E10 Petrol to Replace Regular Petrol in the UK – What’s Going On?
E10 Petrol to Replace Regular Petrol in the UK – What’s Going On?
If you’ve heard a bit of a buzz about E10 petrol coming in, and you’re worried about what it is and whether or not it’s incompatible with your car, then today’s blog is for you. We’re taking an in-depth look at E10 petrol to see what’s going on.
Let’s start at the beginning with an explanation on what exactly E10 petrol is and how it differs from the regular unleaded petrol that we have been using for decades.
What Is E10 Petrol? How Is It Different from Regular Unleaded?
In simple terms, E10 petrol is a biofuel that is made up of 90 percent petroleum/gasoline, and 10 percent ethanol. Ethanol is made from farm products such as sugar and beets, and is renewable as a fuel. Furthermore, it actively helps to make regular petrol cleaner.
In fact, the addition of ethanol to your petrol is not new. The unleaded petrol that you have been putting into your car for many years now is actually known as E5, which means it contains 5 percent ethanol, as well.
Increasing the percentage of ethanol will increase the green credentials of petrol. Unleaded petrol was a first step to making our fuels cleaner, and E10 is another step forward in that evolution.
Not only is the addition of ethanol to your petrol not a new technology, but E10 is also not new. It has already been used in mainland Europe, the US and Australia for many years. Since 2016, it has been the fuel that new cars are tested against for their emissions performance, too. So, as it turns out, the UK is a little behind in its adoption.
Is E10 Petrol Really Going to Replace Regular Petrol? If So, When?
If up until now you’ve only heard of the implementation of E10 as a rumour in the pub or on social media, then now is time to start recognising and believing. It is going to happen and E10 will become the new regular fuel for the foreseeable future.
The rollout of E10 across the UK is set to be in place by September 2021 after some recent delays. This means that from September then new “Standard” or “Premium” petrol will officially be E10.
Why Are We Making the Switch to E10 Petrol?
The main reason for the switch to E10 is environmental. According to government information, switching just from E5 to E10 on the majority of cars will have a huge and noticeable impact on the UK’s CO2 emissions. Therefore, as the government takes multiple measures to make Britain a carbon-neutral state by 2050. So, how will E10 contribute to that goal?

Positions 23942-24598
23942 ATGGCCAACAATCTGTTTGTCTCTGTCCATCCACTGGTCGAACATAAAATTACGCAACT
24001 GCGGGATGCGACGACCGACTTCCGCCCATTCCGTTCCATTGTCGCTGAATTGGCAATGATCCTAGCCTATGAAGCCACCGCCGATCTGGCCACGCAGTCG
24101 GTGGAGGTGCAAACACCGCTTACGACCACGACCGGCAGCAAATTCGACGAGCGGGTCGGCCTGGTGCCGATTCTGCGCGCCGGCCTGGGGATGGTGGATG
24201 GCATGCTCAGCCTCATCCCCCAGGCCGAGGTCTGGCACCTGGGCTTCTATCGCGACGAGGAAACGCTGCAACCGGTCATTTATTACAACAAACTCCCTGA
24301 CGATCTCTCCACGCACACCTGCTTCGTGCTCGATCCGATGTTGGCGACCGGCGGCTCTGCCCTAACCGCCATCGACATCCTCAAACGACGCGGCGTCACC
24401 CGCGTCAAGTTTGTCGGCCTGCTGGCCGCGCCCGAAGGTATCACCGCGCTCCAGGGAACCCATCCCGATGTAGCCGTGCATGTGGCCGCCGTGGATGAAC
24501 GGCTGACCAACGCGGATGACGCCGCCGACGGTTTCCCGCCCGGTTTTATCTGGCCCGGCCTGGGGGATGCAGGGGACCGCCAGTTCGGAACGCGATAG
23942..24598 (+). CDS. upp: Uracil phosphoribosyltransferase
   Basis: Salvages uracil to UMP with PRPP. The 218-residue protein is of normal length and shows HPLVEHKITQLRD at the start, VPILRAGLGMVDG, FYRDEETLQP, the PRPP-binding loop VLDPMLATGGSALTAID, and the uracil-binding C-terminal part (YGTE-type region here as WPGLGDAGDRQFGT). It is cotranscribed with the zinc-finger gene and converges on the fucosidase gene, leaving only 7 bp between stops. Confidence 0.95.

Firstly, the blend of 10-percent renewable ethanol can help to cut the carbon emissions of a car to the point where if it is used as the “Standard” or “Premium” fuel of the nation, it will be the equivalent of taking 350,000 cars off the roar entirely every year.
In more precise terms, it will cut transport emissions of carbon dioxide by an amazing 750,000 tonnes per year. That’s how much carbon that a forest the size of the Isle of Wight could absorb during that time. When the goal is to become carbon neutral by 2050, such a reduction makes a real difference.
Besides the environmental concerns, there are economic reasons to support the switch to E10, too. Already in the north east of England, the E10 switch and its increased requirement for ethanol biofuels has meant the creation of 100 additional jobs as AB Sugar’s Vivergo plant reopened. There is also increased production of ethanol biofuels going on at other plants such as Ensus.
How Will This Switch Affect Me?
When any big shift or rollout of a new critical commodity comes, there is always justified concern among the population about how this change is going to impact them. This is especially true if the impacts are bound to be negative.
The first impact is owners having to quickly understand whether or not their vehicle is even compatible with this new fuel. The good news is that the vast majority of cars on the road already are. Government statistics showed that in 2020, there were 600,000 vehicles on the road that were not compatible with E10. However, that’s out of a total of 38.3 million.